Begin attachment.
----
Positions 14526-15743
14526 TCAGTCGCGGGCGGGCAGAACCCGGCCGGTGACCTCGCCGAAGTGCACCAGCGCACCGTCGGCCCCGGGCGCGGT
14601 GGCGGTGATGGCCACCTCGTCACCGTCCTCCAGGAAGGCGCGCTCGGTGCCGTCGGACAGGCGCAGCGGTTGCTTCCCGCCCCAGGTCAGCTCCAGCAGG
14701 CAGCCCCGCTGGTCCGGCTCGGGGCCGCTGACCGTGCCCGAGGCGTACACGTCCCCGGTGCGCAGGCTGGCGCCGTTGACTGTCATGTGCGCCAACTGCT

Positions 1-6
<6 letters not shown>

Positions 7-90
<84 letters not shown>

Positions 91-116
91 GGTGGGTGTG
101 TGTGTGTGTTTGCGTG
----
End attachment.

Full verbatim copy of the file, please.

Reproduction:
Positions 14526-15743
14526 TCAGTCGCGGGCGGGCAGAACCCGGCCGGTGACCTCGCCGAAGTGCACCAGCGCACCGTCGGCCCCGGGCGCGGT
14601 GGCGGTGATGGCCACCTCGTCACCGTCCTCCAGGAAGGCGCGCTCGGTGCCGTCGGACAGGCGCAGCGGTTGCTTCCCGCCCCAGGTCAGCTCCAGCAGG
14701 CAGCCCCGCTGGTCCGGCTCGGGGCCGCTGACCGTGCCCGAGGCGTACACGTCCCCGGTGCGCAGGCTGGCGCCGTTGACTGTCATGTGCGCCAACTGCT

Positions 1-6
<6 letters not shown>

Positions 7-90
<84 letters not shown>

Positions 91-116
91 GGTGGGTGTG
101 TGTGTGTGTTTGCGTG